ImmunoCellular Therapeutics' Data From Phase I Trial of ICT-107 Accepted for Publication in Prestigious Medical Journal, Cancer Immunology, Immunotherapy
ImmunoCellular Therapeutics (NYSE: IMUC) announced Wednesday that clinical data from its Phase I trial of ICT-107 was accepted for publication, and is currently in the online edition of the prestigious medical journal Cancer Immunology, Immunotherapy. In the publication, the data showed that the expression of four ICT-107 targeted antigens in the pre-vaccine tumors correlated with longer overall survival and progression free survival (PFS) in newly diagnosed glioblastoma multiforme patients. Median PFS in newly diagnosed GBM patients was 16.9 months and median OS was 38.4 months.
Tumors from post-vaccine resections in five patients showed a decrease in or loss of the cancer stem cell associated antigen CD133 relative to their pre-vaccine counterparts, which may be promising because previous studies have consistently shown increased expression of CD133 in recurrent tumors. The idea of cancer stem cell therapeutics has received increasing attention, including through publications noting IMUC's progress in the clinic with its ICT-107 vaccine targeting antigens associated with cancer stem cells and articles in the recent issues of Nature and Science noting the significance of cancer stem cells to tumor growth.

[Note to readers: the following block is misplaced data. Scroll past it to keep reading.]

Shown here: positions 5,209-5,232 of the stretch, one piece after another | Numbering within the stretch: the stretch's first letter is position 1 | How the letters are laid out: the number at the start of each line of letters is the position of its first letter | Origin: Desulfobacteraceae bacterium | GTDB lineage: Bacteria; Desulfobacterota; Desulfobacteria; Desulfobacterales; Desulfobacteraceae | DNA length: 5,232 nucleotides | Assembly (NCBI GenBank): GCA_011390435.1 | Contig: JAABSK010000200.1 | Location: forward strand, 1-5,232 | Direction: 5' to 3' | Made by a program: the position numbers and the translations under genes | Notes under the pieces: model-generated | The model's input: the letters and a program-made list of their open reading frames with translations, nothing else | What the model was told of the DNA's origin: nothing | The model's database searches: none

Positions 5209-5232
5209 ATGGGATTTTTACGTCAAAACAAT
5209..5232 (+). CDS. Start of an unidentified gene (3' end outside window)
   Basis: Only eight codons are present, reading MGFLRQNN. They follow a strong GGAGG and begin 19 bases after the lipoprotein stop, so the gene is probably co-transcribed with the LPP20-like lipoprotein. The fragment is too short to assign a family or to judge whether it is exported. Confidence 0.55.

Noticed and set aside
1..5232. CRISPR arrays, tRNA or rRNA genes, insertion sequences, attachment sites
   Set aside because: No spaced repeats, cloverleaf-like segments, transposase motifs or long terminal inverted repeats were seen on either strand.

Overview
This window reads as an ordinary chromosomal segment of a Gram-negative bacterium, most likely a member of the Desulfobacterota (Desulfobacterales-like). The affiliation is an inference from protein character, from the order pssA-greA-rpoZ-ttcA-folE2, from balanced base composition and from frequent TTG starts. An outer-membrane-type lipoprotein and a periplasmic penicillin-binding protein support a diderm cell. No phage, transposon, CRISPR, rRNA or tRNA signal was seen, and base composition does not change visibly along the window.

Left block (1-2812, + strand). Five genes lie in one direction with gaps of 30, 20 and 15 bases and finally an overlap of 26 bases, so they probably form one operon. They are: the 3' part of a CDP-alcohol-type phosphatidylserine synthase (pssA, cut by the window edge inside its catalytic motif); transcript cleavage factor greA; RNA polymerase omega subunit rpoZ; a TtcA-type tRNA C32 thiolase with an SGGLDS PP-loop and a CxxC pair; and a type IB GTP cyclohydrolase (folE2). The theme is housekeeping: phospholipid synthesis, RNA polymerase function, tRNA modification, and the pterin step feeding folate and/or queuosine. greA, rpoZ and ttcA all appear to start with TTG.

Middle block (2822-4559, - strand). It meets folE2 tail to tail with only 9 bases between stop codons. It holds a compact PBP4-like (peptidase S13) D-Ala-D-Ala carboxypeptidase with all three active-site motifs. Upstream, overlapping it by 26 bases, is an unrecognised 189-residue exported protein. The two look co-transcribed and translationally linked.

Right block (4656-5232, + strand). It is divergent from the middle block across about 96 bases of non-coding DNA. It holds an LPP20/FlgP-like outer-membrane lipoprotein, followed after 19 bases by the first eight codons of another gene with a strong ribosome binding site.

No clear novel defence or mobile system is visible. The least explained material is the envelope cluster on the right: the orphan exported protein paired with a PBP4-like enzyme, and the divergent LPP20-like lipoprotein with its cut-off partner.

In the Phase I study to evaluate the safety and immune responses to ICT-107, 21 patients were enrolled, including 17 newly diagnosed (16 evaluable as one did not receive any treatment) and three recurrent GBM patients and one with brainstem glioma. Tumor associated antigen expression analysis showed all patients had at least three of the antigens and 75% had all six of the antigens targeted by ICT-107. At a median follow-up of 40.1 months, six of the newly diagnosed patients showed no evidence of tumor recurrence. “We are extremely pleased that our clinical results were accepted for publication,” said Manish Singh, Ph.D., ImmunoCellular's president and CEO. “The publication of the data in yet another respected medium, as well as the recent Nature articles detailing the importance of cancer stem cells to tumor growth, validate the potential of our clinical programs for the treatment of patients with either newly diagnosed or recurrent GBM.”
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